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U.S. demographics and its impact on the economy

One factor that has always played out in America’s favor in the last 100 years is demographics. The baby-boom generation, immigration, inflows of skilled labor from around the world, productivity and its entrepreneurial promise has catapulted it into a super-power. But this demographic picture may be shifting now.¬†


This article courtesy Sami Karam highlights the main demographic problems – the key points are captured below.


1) US population until 2007 was growing at over 1%, but now that has slipped to less than 1%. In the future, baby-boomer deaths will be a greater number relative to new births.


2) The Fertility rate in the US has fallen from 2.1 in 2007 to 1.9 (Graphic from The Economist)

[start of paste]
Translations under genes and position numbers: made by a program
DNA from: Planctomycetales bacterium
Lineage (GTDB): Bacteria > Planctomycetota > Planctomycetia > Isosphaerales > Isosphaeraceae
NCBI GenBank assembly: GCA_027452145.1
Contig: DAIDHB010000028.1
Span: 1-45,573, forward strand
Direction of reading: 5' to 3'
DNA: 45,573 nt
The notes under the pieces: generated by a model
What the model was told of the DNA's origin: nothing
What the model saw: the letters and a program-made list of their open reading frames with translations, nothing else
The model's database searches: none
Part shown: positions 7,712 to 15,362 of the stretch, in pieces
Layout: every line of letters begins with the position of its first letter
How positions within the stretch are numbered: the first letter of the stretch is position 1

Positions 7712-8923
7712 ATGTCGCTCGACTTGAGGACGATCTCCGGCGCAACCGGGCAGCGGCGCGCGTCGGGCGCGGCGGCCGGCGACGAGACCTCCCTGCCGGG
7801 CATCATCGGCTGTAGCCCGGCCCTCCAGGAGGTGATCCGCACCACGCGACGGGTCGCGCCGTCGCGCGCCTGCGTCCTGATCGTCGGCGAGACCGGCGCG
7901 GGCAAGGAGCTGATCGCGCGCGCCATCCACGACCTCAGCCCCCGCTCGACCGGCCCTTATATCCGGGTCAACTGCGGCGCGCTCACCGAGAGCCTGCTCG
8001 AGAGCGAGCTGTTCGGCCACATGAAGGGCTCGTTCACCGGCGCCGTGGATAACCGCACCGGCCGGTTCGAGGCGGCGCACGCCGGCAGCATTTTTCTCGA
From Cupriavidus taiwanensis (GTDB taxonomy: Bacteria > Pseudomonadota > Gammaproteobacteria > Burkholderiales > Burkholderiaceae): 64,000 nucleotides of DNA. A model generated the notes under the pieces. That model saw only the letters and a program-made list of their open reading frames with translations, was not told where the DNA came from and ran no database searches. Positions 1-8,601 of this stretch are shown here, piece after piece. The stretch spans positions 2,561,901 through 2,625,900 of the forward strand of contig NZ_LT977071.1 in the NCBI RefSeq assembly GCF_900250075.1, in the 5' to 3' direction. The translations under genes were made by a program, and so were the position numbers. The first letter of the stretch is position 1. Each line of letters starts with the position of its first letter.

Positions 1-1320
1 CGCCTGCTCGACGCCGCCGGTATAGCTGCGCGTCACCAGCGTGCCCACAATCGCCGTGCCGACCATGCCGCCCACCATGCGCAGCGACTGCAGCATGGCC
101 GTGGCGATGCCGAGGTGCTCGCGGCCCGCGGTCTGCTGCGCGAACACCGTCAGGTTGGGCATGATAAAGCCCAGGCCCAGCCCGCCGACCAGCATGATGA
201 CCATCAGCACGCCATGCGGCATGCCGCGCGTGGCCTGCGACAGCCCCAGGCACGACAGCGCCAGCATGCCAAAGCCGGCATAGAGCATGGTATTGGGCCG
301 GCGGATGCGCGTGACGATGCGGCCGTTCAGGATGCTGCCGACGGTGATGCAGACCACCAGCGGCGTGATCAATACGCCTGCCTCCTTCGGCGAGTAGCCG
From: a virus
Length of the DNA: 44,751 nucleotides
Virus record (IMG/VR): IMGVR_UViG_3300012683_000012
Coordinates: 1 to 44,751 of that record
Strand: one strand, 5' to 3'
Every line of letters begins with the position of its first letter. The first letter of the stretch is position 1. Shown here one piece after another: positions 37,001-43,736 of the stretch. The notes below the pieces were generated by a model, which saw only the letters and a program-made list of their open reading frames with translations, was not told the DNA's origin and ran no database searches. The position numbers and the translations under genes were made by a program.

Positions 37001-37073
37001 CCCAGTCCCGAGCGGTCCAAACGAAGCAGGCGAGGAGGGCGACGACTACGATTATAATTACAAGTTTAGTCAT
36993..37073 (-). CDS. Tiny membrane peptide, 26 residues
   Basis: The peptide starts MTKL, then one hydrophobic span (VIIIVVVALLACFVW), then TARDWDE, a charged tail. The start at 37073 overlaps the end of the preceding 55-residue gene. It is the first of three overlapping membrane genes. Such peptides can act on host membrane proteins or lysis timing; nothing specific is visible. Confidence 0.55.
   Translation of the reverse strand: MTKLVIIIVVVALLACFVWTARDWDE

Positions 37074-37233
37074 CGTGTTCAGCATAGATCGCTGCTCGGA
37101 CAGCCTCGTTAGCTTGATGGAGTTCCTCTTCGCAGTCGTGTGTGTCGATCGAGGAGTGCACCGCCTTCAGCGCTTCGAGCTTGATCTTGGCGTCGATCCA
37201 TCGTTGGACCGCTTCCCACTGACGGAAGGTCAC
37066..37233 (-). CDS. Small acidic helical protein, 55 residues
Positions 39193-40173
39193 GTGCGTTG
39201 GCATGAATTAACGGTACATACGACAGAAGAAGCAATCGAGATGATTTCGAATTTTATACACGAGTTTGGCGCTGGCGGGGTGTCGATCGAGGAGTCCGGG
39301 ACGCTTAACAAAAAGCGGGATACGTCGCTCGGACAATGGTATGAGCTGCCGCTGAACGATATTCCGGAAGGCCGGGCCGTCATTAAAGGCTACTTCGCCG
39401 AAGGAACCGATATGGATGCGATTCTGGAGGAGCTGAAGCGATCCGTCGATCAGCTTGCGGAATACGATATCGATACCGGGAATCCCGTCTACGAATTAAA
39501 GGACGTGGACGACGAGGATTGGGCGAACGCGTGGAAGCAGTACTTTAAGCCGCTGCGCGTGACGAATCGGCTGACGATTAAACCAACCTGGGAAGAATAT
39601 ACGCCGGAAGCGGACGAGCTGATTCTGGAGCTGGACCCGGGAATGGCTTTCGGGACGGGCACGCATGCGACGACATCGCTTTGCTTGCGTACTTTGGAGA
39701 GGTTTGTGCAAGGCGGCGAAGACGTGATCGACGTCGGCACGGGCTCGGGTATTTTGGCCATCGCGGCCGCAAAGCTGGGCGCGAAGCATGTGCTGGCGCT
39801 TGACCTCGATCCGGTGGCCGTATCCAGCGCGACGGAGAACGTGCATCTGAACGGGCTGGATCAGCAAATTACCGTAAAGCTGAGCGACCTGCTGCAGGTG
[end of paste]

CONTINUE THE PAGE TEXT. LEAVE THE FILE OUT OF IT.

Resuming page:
3) Americans aged 30 to 60 years (the financially productive age group) was growing at 1% but has leveled off with no growth 


4) The Dependency ratio (people below 14 years of age and above 65 to people between 15 and 65) was .67 in 1960, and it fell to 0.49 in 2005. This ratio is expected to climb to 0.56 by 2020, and back to 0.67 by 2050. This does not bode well for discretionary spending.


5) Not covered in this article is Housing – baby boomers will downsize and there is not enough buyers in the next generations (more in another post). This will impact housing supply and prices will have to come down. Housing will remain a long term problem due to this demographic shift.


As if structural factors were not enough, the economy has to battle this additional headwind in the coming years.